“You don’t feel that most of the people in these incidents do not like black people, but simply are a product of their white supremacy and are exercising it on you without caution, care, or thought.” Solange Knowles wrote an essay and you need to read it. See also: our review of Wild Hundreds.
If your default mood hovers between melancholy and despair, you may be cheered (or at least made a bit less glum) by this argument that striving for happiness is bad for us in the long run. Mari Ruti makes the case that a “happy, balanced life” depends in large part on a kind of emotional numbness.
Colum McCann can add the International IMPAC Dublin Literary Award to the long list of accolades he has received for Let the Great World Spin. The book is a Millions Hall of Famer and our coverage of the title has been fairly extensive. Previously: Digging into the 2011 IMPAC Longlist, The Eclectic IMPAC Shortlist Has Arrived.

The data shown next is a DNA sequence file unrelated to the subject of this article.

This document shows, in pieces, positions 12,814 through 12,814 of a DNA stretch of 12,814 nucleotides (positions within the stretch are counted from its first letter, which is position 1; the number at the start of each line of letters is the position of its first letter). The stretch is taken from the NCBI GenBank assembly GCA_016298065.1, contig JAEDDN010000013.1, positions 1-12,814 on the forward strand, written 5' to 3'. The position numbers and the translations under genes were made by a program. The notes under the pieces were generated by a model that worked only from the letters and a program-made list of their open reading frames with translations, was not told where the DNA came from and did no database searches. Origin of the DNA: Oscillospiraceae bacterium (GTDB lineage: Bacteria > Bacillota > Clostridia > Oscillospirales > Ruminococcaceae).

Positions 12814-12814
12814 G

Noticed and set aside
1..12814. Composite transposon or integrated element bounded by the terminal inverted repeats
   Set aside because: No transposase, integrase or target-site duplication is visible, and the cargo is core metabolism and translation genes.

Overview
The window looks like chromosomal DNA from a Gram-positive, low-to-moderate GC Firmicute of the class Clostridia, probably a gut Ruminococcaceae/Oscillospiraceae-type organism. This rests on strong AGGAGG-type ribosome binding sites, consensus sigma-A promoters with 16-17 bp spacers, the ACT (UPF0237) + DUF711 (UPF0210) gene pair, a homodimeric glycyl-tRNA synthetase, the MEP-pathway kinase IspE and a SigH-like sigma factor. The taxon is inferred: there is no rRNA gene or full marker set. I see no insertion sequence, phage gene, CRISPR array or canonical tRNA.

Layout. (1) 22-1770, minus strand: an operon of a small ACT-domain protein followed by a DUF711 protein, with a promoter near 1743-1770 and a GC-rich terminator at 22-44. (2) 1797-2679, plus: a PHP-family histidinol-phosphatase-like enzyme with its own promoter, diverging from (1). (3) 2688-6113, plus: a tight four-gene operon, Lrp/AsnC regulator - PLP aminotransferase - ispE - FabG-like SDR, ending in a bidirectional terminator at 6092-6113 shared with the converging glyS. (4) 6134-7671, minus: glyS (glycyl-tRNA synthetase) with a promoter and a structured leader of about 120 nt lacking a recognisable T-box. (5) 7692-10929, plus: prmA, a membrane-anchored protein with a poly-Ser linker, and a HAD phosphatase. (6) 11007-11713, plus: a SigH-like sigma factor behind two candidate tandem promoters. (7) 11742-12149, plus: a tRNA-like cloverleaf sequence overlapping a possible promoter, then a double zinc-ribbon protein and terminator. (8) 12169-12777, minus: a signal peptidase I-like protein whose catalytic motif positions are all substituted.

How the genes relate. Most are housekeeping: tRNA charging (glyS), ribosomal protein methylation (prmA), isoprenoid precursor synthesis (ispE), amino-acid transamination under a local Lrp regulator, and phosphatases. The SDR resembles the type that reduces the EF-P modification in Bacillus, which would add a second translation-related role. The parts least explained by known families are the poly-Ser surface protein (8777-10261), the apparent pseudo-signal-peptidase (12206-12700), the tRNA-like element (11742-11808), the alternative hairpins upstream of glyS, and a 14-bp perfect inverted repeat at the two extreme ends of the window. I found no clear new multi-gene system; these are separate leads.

Recent estate sales, auctions, and rights deals concerning the legacy and works of William Faulkner are “raising complex questions about what happens to the works of great writers after they die,” writes Stefanie Cohen. “For their part, Faulkner’s heirs say they aim to both honor the writer’s work and raise funds.” (Bonus: the ongoing, public legal battle over rights to Harper Lee’s To Kill a Mockingbird.)
“You might say we are awash in definitions of the essay and essays themselves, or to mis-paraphrase Wallace Stevens, ideas about the thing as well as the thing itself.” On The Making of the American Essay, the third and final volume of John D’Agata’s A New History of the Essay.